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Monday, December 12, 2016

A Case for Financial Armageddon Or Trump's First of Many Bailouts, & Implications on Democracy...

US institutional buyers like pensions, insurers, banks, etc. have mandates and obligations to ensure they don't get too far out over their skis with risky assets.  However, I don't think these mandates or obligations are significantly greater now than the '01-->'07 period when these US institutions net purchased just $200 billion in Treasury's or '11-->'14 when they net purchased $900 billion. The $1.5 trillion (& growing) unprecedented surge by US institutions in US treasury bond buying from year end 2014 is something else.


For perspective, the 10yr Treasury bond has risen from the 2016 low of 1.36% to 2.48% presently, an 85% increase.  However, the much greater quantity of 2yr Treasury's have risen from a 2013 low of 0.2% to 1.15% presently, or a 475% increase.  The huge rise in the 2yr yield better signifies the moves happening among the much larger quantities of shorter duration T-bills and notes for those holding them plus the rising Federal Government interest payments.


Financial Armageddon or Another Bailout Coming?
Noteworthy should be the obvious...if US institutions traded $1.5 trillion in liquid cash to the Treasury for bonds, that would represent a large tightening in the money supply....unless they use those record setting purchases of bonds for collateral to leverage up into equities or higher risk assets moving upward, presently at break neck speed. But what happens when the price of your leveraged (or highly leveraged?) collateral collapses in price like treasury's have over the past couple of months???   Just saying...this doesn't usually end well (particularly for tax payers if it results in another "systemically necessary" bailout to save "us" from the economic boogeyman, "a depression").


For those curious where this is coming from, in my previous article, I outlined the shifts in US treasury buying away from foreigners, the Fed, and the Intra-governmental trust funds leaving only one source of buying left, the US Public (primarily US institutional buyers like pensions, insurers, banks, etc.).


What Does Record US Treasury Demand Signify?


Now, there is another more cynical or tin-foil hat wearing option...that US institutions (like foreigners) did not buy any more bonds than previous periods and some other "buyer" did.  A buyer who doesn't have a profit or loss motive but instead a political motive.  A buyer who can sustain infinite losses because it can create infinite new "money".  I have no proof or evidence of this, but simply noting the possibility exists.


Implications for a Republican Democracy
While we are discussing the financial and economic impacts of this potential for the Fed to officially (QE) or unofficially buy up some, much, or all the Treasury debt...the discussion of what QE or unofficial Fed buying really represents should be broadened.  In 1981, the Fed set off on a 35 year course of continually cheapening credit to encourage it's use...initially in capital formation but eventual abuse by government and consumers.  In '08, when private parties could take and service no more debt, QE was implemented and the federal government became almost the sole creator of new debt...and thanks to ZIRP, the total cost of servicing all the debt actually fell.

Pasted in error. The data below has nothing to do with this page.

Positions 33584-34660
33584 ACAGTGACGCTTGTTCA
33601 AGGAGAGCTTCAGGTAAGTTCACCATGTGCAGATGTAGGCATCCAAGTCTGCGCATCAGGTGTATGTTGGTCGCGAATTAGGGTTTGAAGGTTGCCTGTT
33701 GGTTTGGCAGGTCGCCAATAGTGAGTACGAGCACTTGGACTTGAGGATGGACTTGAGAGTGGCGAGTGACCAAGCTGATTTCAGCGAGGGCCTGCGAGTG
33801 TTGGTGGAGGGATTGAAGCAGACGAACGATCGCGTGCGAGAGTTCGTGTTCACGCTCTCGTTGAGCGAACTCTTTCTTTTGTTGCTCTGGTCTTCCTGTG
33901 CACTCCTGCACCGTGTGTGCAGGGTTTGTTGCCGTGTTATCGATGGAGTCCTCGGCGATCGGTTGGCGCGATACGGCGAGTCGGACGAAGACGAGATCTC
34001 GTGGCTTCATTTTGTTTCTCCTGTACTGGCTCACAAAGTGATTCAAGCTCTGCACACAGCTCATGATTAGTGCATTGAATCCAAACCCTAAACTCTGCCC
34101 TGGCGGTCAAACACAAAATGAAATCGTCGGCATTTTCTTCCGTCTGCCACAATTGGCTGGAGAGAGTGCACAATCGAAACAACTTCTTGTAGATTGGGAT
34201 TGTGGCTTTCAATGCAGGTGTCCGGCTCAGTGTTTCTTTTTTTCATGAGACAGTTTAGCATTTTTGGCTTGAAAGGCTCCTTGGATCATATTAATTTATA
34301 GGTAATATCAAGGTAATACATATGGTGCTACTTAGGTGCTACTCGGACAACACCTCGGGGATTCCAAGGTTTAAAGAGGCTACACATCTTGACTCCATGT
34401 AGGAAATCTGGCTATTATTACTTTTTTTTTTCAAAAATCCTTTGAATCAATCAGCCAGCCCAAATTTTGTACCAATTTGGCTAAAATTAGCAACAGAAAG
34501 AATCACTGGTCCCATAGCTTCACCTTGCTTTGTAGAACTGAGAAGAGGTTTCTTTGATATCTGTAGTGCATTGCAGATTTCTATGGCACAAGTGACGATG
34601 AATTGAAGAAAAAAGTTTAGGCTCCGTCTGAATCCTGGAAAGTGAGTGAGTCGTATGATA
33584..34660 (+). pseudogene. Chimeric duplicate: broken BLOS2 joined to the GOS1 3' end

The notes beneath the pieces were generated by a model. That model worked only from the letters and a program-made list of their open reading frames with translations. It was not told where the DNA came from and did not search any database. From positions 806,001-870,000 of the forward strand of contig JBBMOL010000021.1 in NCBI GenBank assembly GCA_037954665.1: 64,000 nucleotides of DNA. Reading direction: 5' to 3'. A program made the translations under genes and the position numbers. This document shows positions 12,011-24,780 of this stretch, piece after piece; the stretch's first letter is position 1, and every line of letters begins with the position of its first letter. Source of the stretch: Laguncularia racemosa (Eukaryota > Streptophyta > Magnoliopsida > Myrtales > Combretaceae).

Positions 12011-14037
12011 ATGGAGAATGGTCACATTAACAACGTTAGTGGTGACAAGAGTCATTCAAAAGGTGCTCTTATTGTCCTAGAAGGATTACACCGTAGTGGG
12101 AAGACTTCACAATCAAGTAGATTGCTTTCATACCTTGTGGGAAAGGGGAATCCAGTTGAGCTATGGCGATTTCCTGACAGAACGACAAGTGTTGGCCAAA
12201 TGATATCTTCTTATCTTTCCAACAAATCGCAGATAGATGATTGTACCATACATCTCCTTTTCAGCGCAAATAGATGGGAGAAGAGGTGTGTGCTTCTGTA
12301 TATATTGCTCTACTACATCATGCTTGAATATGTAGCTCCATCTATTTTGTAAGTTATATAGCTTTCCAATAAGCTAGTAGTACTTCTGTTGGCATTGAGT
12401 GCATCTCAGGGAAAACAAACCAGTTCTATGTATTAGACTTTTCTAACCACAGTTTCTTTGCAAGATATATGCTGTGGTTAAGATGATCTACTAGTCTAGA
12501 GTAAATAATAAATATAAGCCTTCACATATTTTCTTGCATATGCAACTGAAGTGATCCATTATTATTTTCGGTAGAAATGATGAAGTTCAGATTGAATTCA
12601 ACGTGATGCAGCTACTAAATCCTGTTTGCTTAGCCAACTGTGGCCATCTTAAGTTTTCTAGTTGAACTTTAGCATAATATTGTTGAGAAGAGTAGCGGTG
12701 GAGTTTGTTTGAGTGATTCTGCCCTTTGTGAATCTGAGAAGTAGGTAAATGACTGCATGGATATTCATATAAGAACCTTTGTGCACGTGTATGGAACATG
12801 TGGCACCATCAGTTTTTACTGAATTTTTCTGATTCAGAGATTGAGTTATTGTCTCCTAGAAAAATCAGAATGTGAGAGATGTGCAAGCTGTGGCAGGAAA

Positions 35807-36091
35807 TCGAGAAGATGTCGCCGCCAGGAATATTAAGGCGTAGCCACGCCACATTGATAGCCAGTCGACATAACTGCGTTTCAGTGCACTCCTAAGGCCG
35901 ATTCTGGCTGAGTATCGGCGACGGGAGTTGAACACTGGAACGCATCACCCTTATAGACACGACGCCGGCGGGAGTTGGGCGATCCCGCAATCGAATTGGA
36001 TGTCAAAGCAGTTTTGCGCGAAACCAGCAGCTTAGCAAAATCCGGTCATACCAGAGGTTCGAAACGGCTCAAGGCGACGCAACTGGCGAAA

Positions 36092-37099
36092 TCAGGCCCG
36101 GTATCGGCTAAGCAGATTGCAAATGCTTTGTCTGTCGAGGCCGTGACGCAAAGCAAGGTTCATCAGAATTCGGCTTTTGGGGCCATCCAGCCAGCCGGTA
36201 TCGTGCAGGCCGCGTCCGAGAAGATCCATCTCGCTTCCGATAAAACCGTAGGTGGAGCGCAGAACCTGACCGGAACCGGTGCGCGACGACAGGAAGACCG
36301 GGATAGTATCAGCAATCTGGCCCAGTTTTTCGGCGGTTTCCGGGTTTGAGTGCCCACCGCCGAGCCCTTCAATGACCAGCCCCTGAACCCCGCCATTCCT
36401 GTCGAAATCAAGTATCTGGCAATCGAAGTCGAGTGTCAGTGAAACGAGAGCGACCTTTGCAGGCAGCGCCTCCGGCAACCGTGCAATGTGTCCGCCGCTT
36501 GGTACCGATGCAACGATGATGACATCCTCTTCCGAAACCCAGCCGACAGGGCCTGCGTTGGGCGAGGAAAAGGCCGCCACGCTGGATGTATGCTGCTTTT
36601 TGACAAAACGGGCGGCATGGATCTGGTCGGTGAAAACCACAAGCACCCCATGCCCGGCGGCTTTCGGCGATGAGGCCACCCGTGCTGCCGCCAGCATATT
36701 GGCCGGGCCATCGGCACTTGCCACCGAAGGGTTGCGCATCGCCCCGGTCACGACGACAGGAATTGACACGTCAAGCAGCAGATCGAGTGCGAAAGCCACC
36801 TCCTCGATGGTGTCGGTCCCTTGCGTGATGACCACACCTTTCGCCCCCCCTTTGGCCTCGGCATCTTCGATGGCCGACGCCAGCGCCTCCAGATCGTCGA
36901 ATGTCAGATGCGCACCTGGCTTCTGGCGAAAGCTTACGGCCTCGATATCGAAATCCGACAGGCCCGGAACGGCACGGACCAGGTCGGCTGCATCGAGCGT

The Federal Reserve holds $2.5 trillion of the $20 trillion in Treasury debt (12%), though primarily longer duration bonds. This is up from about $800 billion of primarily short duration notes and T-bills as of 2008...and the Fed's publicly stated but somewhat laughable goal is to reduce it's balance sheet (reducing or rolling off both Treasury's and Mortgage backed securities) back to something like $1 trillion or so in Treasury debt and maybe the same in MBS?  But many economists, politicians, Wall Street types, postulate why should the Fed not continue to maintain it's massive balance sheet (as it is doing) or go further and buy more or all the Treasury debt???

The idea that the Fed should digitally create new money to purchase Treasury debt so we can perpetually spend as much as we like without taxing ourselves for it (let alone consider how we would ever pay it back) or make congressional compromises of our wants vs. our means is the end of our democratic republic. It breaks the compact that de Tocqueville noted...that the American people could determine they need no longer compromise on their wants and needs via taxation.

Congress, realizing true compromise is no longer necessary or politically acceptable, would simply meet everyone's needs, wants, and desires (ok, everyone that matters, politically) by unrestrained money creation...that would be the end of a functioning democratic republic.  If the Congress knows that it need not compromise, it's ok to perpetually spend more and tax less (hello Reagan through Obama, and get ready for the Donald show)...they will certainly do so and to great excess. This signals the loss of virtue and a childish belief that we can have everything we want without paying for it.


What many (consciously or unconsciously) are promoting is formalizing the end of our democratic republic and a spiral into another type of governance where a fourth branch of government is now the dominant branch, the Federal Reserve.

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